The coalition also hopes its set of guiding principles can provide a model for community groups in putting forward measures to change surveillance practices. The principles generally advance democratic decision-making, transparency and community control over how local spy gear is funded, acquired and deployed.
Because the kinds of surveillance tools and police practices accompanying them are still emerging, data revealing larger patterns in how the gear is used are rare. But the coalition points to a few notable cases in Baltimore, Maryland; Oakland, California; and Lansing, Michigan, where data have shown a disproportionate use of surveillance technologies in communities of color and low-income areas.
“High-tech policing succeeds at only one thing: super-sizing discrimination against communities of color,” Cyril said. “Surveillance in the 21st century is primarily targeting local communities, primarily targeting communities of color, and yet this surveillance against Blacks, migrants, Muslims and the social movements that represent them has yet to see significant action by policymakers or federal regulators, and that’s why [we’re] committed … to build the legislative power of local communities to prevent high-tech racial profiling and policing from turning our neighborhoods into open-air prisons.”
Revelations in late August that the Baltimore Police Department used privately contracted surveillance technology to secretly monitor vast tracts of the city without a warrant sparked renewed concern by civil liberties advocates and attorneys, many of whom have said flatly that the police program is illegal. The program involves flying a small Cessna over a 32-square-mile swath of the city and recording the area. The video is then saved and can be analyzed at any particular point in time and space.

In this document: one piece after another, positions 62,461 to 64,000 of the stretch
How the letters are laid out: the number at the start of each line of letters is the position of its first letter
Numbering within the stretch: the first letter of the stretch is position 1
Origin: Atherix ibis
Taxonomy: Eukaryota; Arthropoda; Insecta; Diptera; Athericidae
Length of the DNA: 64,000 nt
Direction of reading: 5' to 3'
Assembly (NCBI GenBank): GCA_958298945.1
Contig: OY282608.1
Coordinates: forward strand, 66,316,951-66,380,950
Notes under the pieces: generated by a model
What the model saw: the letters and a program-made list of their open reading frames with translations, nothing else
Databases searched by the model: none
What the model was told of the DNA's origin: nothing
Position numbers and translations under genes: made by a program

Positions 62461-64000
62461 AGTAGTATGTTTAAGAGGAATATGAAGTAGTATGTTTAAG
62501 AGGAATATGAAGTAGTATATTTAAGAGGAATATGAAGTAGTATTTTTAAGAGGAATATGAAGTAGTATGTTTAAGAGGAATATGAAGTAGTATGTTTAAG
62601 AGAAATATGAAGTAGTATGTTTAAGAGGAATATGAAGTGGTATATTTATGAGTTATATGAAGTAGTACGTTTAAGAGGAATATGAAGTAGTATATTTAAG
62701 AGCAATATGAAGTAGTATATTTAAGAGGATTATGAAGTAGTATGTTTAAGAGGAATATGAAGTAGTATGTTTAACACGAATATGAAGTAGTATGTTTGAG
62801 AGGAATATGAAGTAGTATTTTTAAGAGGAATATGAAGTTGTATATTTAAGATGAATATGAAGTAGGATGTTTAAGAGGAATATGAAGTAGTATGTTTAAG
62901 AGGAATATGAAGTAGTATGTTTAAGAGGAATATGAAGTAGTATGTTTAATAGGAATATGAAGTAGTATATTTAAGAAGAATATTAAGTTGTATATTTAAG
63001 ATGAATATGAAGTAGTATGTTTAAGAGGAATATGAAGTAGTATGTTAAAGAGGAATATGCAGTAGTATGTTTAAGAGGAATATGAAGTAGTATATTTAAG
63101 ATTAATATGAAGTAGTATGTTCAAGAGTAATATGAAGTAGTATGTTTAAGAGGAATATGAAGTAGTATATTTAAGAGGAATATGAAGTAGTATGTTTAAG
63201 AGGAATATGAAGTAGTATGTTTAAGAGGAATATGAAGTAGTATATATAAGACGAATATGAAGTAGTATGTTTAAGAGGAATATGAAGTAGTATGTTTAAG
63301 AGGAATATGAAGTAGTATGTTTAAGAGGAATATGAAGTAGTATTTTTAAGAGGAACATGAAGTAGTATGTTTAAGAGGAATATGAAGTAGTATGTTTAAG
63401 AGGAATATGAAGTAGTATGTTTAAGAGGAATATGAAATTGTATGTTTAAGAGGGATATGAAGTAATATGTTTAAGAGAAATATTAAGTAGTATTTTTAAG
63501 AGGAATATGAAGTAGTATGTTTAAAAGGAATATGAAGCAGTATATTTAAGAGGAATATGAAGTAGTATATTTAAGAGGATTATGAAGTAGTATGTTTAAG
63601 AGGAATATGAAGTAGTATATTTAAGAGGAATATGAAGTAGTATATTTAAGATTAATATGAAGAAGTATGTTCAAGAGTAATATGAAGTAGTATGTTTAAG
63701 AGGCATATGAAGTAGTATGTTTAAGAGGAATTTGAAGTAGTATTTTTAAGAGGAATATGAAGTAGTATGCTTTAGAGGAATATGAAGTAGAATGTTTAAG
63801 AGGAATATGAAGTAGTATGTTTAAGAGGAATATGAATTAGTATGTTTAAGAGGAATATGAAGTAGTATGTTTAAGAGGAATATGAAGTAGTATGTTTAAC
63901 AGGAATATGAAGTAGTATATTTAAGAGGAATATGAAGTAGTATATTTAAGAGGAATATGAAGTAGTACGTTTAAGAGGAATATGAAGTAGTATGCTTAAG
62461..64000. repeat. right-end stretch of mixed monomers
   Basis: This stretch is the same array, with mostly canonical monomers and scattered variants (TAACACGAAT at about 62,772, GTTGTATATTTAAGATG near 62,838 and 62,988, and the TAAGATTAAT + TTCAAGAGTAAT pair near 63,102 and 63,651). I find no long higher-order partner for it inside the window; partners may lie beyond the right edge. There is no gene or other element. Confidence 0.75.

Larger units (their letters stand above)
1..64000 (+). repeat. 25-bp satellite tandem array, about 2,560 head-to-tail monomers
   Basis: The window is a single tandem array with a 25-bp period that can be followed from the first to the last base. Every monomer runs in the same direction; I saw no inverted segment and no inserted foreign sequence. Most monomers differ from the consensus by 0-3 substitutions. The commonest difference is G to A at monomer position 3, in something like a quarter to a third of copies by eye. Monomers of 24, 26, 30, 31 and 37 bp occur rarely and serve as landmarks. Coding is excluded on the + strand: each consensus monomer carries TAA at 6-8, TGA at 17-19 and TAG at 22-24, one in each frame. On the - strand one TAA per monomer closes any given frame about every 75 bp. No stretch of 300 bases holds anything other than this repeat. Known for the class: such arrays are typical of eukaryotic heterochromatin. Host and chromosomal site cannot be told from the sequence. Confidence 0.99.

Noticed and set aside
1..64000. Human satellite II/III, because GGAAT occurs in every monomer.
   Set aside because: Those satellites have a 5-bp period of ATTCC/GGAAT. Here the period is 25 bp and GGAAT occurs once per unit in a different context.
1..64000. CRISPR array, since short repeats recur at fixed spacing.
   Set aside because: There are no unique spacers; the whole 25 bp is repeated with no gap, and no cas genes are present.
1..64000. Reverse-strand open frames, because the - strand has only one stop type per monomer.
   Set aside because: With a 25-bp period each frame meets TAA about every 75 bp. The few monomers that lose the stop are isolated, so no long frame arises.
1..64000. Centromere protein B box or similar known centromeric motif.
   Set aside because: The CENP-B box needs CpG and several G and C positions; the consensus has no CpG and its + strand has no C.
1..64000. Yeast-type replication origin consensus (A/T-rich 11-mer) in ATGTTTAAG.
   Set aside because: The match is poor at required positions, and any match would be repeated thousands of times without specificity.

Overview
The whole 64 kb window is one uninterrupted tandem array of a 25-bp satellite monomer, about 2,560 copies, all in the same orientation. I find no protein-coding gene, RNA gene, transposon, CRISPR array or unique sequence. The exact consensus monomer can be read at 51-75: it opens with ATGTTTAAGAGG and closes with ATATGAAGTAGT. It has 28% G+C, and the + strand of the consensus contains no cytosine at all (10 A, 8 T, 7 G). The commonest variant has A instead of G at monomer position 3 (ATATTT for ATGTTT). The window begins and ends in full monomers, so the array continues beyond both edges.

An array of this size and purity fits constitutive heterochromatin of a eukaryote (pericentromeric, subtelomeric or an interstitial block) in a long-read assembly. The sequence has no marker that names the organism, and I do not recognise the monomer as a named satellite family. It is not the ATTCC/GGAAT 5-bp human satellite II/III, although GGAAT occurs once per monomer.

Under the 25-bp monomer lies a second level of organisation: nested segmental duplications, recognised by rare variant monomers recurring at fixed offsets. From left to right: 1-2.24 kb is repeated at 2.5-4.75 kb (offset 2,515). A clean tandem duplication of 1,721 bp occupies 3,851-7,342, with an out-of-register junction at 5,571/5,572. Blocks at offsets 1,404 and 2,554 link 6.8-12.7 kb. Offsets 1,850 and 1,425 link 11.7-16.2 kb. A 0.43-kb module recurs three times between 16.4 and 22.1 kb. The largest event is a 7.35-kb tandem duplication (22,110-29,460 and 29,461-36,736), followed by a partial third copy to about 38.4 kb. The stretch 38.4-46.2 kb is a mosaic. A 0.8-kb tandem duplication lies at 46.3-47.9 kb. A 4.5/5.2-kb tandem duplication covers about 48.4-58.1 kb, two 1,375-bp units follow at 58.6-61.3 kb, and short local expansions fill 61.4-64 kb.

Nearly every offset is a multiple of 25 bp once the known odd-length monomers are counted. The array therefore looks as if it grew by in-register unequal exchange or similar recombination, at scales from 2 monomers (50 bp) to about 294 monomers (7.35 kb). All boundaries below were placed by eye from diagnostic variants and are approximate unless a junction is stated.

Similarly, the department’s use of “Stingray” cellphone tracking equipment was revealed last year. A Maryland court subsequently ruled that the use of the technology to obtain warrants in hundreds of cases was unconstitutional.
“This is not a new trend. Before there were Stingrays, there was stop-and-frisk,” said Alvaro Bedoya, executive director of the Center on Privacy & Technology, and author of The Color of Surveillance. “Before that, you had the civil rights movement and its predecessors … and there was a disproportionate impact of surveillance on those leaders…. The difference now is that in addition to being accomplished by street-level policing like stop-and-frisk and first-generation surveillance technology like wire-taps, it’s being carried out through highly advanced, battlefield-born surveillance technologies.”
One reason the groups are pushing legislative efforts at the local level is that federal agencies have advised state and local police agencies on ways to conceal the use of [International Mobile Subscriber Identity] IMSI- catchers and other surveillance technologies. Accountability, the coalition emphasizes, ultimately rests with state and local governments who are “on the hook” for supervising and shaping the action of police departments.
“The federal government cannot force local police departments to accept the use of surveillance technology,” said Chad Marlow, who is advocacy and policy counsel at the ACLU. “What we suggest to local jurisdictions is adopting, as a part of their bill, provisions that do not accept technologies in which they have secrecy baked into it. So, if there’s a non-disclosure agreement with the technology, that cannot be accepted.”
The coalition hopes to build up from this effort using local efforts to pressure congressional representatives from their particular jurisdictions to rein in the federal connection to local law enforcement practices.
Moreover, Cyril noted, transparency is just a small first step toward dismantling an inherently racist, discriminatory and ineffective structure.
“Ultimately, what’s true is that we need new approaches to security and accountability that abolish the current system of policing that exists, and bring forward something new, something that works, something that does not discriminate,” Cyril said.